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Editorial: Realizing livelihood and environmental benefits of forages in tropical crop-tree-livestock systems

Ruminant livestock, such as cattle, can convert biomass into high-quality, nutrient-dense foods (Broderick, 2018). This ability enables livestock to play a critical role in increasing the productive utilization not only of fertile but also of marginal lands unsuitable for crop production (Wang et al., 2021). In the tropics, the sustainable intensification of livestock production systems plays a critical role in supporting rural livelihoods and meeting food security and environmental goals (Herrero et al., 2013; Rao et al., 2015). Despite its importance, less is known about the productivity and environmental impacts of tropical livestock systems compared to livestock production systems under other climatic regimes (i.e., temperate climate). This knowledge gap limits our ability to inform actions that lead to sustainable intensification in the tropics. However, it is unambiguous that the intensification of livestock systems in the tropics heavily depends on availability and access to quality feed since the limited previous studies have generally reported higher levels of animal production when feed supplements are included in livestock diets. Specifically, feed options such as cultivated forage legumes, crop residues and improved grasslands represent necessary feed resources, which can be accessible to tropical farmers with limited investments and better organization.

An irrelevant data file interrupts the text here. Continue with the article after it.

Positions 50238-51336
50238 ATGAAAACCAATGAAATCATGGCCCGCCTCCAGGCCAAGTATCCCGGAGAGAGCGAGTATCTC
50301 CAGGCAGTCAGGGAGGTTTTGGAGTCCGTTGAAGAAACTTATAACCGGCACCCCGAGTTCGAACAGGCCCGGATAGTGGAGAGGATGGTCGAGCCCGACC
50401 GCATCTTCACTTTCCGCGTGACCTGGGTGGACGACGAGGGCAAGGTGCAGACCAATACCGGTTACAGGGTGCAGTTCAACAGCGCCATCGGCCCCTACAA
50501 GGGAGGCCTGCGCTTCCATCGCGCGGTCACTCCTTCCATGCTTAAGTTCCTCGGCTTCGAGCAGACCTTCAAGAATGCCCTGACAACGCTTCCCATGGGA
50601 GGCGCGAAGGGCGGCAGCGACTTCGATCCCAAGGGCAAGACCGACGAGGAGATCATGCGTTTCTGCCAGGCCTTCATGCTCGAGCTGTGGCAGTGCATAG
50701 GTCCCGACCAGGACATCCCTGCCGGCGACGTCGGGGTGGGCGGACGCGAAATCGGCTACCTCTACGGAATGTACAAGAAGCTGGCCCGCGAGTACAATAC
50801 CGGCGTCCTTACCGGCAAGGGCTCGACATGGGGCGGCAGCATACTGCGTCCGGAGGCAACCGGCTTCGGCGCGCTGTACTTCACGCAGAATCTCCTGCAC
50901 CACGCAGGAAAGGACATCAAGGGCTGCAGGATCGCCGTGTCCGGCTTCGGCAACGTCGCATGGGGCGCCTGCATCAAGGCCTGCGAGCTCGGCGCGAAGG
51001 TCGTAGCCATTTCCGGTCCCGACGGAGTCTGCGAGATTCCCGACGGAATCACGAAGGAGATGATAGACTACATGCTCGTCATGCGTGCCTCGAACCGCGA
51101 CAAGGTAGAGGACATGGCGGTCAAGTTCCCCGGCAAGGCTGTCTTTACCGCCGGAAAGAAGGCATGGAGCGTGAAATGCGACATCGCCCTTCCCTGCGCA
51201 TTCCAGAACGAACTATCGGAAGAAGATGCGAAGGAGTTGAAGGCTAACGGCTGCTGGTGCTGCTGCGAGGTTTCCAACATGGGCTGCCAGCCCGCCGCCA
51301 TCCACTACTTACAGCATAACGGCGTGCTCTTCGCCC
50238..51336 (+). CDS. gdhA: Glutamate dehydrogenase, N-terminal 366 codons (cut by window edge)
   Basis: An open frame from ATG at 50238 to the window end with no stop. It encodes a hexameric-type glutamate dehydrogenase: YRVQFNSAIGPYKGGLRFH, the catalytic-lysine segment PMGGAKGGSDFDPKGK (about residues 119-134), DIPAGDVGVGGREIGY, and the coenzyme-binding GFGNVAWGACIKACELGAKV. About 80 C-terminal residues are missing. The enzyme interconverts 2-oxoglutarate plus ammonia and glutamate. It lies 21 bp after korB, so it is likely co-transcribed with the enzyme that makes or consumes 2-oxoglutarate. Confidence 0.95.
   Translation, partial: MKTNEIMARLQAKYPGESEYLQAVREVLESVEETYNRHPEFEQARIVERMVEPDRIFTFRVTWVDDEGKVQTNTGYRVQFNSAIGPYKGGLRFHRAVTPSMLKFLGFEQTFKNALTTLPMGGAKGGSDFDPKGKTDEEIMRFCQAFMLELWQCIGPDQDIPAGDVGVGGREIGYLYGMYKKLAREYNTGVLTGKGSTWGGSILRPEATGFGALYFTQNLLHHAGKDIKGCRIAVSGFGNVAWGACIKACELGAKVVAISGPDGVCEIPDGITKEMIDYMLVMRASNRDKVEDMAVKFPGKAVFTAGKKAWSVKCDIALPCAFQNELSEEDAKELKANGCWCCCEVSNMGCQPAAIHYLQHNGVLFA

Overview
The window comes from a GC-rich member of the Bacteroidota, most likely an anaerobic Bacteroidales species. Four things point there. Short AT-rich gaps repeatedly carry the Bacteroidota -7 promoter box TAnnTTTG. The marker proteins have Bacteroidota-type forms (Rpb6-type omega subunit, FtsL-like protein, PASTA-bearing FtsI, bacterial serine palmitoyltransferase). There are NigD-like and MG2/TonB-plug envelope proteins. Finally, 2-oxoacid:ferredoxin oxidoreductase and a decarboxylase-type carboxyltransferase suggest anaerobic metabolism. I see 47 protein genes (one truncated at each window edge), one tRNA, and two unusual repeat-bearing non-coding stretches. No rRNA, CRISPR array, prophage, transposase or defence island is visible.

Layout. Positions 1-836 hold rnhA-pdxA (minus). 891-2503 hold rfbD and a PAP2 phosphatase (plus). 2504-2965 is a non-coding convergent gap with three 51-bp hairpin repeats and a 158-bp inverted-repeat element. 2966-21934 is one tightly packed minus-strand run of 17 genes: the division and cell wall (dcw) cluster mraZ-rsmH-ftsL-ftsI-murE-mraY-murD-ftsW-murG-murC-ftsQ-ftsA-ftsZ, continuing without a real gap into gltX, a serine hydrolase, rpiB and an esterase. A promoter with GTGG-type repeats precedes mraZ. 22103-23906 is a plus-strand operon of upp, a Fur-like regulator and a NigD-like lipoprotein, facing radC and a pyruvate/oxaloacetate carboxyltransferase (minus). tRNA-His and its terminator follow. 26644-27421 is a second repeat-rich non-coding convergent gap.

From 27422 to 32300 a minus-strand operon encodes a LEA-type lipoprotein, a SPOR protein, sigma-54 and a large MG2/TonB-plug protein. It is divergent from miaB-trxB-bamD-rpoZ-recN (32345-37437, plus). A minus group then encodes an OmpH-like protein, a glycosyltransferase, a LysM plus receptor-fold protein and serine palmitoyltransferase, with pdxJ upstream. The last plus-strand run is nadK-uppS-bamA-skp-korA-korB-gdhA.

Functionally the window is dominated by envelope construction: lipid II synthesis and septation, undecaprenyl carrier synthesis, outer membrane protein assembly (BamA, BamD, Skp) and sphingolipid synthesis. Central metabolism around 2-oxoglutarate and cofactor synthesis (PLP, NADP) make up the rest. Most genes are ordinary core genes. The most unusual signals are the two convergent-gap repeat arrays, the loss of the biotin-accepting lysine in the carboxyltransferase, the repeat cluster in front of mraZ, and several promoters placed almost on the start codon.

2022, Frontiers in Sustainable Food Systems

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